To test their hypothesis, the researchers studied cell birth and differentiation in Syrian hamsters with a recessive mutation in the Cry-1 gene, which speeds up the clock under constant conditions and dramatically accelerates their ability to shift in response to light. The researcher namend the mutation, discovered in earlier research, Duper. The research team also tested a control group of hamsters without the Duper mutation. Both went through the same sequence of changes in the light cycle. They simulated jet lag in the form of eight-hour pre-runs and delays in eight 16-day intervals. A cell birth marker was given in the middle of the experiment. The results showed that jet lag has little effect on cell birth but stops cells from becoming neurons. Dupers are immune to this phase shift effect. The results suggest that circadian misalignment is critical in jet lag.
The ultimate goal of the experts is to advance the understanding of the pathways involved in the human biological clock, which could lead to the prevention or treatment of the effects of jet lag, shift work and circadian rhythm disorders.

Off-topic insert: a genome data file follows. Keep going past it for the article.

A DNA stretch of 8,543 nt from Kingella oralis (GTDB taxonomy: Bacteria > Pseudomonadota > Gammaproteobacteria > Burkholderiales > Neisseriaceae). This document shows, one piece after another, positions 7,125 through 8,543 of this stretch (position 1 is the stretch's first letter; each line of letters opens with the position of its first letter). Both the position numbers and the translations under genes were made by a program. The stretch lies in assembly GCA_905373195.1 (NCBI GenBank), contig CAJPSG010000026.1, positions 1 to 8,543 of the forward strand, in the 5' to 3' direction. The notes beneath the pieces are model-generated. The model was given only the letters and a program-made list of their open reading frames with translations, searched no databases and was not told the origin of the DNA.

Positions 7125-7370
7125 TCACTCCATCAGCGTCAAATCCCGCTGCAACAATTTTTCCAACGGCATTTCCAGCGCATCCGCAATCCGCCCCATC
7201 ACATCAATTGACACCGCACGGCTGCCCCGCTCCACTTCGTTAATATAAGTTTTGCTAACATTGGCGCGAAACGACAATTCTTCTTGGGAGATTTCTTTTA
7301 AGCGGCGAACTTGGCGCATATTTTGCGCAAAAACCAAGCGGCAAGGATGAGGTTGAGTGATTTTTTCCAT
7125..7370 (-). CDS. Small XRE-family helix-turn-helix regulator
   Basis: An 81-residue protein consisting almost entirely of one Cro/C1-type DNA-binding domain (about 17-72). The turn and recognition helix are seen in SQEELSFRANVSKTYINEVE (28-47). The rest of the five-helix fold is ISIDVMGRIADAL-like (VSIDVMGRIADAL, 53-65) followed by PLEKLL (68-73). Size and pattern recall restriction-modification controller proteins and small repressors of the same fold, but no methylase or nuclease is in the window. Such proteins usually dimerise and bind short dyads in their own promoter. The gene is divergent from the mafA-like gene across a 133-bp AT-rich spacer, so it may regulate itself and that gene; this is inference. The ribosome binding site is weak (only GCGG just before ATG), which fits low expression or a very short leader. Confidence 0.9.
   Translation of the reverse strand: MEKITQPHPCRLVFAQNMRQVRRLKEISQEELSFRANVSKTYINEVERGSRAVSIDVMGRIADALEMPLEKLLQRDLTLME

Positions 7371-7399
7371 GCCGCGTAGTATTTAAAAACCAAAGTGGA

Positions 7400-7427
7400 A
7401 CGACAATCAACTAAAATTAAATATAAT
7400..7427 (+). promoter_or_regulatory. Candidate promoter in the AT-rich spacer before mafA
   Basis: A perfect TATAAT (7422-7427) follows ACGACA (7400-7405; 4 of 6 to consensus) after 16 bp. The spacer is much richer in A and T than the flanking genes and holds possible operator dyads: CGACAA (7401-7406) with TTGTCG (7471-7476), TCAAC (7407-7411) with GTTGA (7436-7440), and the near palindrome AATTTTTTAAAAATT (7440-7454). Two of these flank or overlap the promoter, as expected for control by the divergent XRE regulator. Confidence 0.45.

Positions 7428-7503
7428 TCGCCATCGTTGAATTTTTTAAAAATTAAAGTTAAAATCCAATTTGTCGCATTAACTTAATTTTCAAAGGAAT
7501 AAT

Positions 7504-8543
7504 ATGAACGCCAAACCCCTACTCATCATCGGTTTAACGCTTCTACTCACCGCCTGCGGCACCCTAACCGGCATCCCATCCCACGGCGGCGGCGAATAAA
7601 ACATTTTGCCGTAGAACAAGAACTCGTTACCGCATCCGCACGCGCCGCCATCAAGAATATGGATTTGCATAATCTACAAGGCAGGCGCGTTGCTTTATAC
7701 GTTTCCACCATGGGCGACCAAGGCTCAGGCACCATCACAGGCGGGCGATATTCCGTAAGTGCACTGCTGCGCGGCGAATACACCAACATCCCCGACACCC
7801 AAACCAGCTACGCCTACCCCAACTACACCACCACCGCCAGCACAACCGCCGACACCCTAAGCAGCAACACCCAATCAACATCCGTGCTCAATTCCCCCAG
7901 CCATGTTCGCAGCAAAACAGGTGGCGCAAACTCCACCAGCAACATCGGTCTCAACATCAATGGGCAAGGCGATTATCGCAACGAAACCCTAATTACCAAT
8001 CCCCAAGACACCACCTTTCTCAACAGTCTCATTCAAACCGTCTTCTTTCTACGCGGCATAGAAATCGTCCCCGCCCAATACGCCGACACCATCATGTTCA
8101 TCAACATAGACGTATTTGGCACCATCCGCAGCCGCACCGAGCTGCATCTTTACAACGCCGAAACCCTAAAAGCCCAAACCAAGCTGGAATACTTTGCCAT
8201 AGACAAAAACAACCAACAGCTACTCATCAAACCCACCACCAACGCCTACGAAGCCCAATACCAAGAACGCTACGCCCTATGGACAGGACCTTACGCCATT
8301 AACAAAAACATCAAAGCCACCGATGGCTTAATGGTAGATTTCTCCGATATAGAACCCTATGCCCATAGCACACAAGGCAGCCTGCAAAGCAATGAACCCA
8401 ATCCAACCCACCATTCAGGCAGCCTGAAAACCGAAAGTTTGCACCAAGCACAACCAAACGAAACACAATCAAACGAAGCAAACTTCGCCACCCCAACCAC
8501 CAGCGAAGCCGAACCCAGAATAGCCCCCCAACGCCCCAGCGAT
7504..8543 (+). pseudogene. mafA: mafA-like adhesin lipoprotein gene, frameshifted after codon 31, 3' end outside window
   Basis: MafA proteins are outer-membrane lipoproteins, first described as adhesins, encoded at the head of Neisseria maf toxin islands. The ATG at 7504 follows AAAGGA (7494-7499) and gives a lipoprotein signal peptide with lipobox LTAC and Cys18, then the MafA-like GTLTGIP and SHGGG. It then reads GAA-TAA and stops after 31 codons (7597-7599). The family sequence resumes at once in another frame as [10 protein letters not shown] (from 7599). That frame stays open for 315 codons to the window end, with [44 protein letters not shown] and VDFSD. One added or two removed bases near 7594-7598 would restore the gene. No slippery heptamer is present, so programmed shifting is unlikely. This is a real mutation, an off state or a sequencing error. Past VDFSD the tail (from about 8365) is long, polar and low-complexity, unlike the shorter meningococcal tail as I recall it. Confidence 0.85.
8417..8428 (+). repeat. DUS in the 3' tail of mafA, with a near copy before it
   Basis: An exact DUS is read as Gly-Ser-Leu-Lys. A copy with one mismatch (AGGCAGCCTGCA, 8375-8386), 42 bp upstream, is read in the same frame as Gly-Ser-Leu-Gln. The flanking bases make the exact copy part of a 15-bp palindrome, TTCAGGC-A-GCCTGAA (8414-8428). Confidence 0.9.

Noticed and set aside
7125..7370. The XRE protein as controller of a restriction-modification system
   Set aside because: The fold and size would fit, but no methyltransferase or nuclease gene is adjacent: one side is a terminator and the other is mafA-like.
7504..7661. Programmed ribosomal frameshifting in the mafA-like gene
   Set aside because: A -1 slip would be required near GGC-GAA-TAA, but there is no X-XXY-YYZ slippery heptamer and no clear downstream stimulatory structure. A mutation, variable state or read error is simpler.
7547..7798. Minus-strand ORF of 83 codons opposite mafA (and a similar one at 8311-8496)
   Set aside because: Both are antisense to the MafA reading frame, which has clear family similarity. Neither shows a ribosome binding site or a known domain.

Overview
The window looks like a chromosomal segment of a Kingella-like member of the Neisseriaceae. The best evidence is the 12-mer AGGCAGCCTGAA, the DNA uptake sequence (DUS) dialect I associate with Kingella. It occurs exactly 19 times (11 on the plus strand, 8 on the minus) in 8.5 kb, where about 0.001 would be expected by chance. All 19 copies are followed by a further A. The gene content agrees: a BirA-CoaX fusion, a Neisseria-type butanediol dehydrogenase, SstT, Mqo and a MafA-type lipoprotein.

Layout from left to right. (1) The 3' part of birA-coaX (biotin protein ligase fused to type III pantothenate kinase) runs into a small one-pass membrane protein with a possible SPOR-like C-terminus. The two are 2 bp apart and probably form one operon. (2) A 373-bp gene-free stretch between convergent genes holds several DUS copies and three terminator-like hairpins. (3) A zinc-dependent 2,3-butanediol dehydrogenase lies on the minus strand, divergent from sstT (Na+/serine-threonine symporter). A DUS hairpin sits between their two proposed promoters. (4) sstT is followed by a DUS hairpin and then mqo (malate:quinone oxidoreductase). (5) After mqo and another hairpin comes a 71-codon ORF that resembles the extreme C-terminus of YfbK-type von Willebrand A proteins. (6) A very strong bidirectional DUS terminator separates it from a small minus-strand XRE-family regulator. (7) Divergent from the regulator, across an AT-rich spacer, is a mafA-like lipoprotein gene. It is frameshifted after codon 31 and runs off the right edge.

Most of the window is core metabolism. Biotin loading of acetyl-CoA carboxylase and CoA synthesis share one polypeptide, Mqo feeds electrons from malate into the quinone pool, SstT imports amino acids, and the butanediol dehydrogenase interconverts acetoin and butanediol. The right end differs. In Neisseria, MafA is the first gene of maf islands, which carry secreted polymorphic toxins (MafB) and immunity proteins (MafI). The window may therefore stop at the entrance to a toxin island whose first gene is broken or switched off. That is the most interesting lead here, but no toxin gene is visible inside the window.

Now, the team will address a “big unanswered question,” namely, “whether it is the operation of circadian clocks in the hippocampus that is directly regulated by shifts in the light-dark cycle, or whether neurogenesis is controlled by biological clocks that work in cells elsewhere in the body.” Another possibility, which the researchers think is more likely, is that the master pacemaker in the suprachiasmatic nucleus of the hypothalamus in the brain detects the shift in light and then relays it to the stem cell population residing in the hippocampus share and differentiate.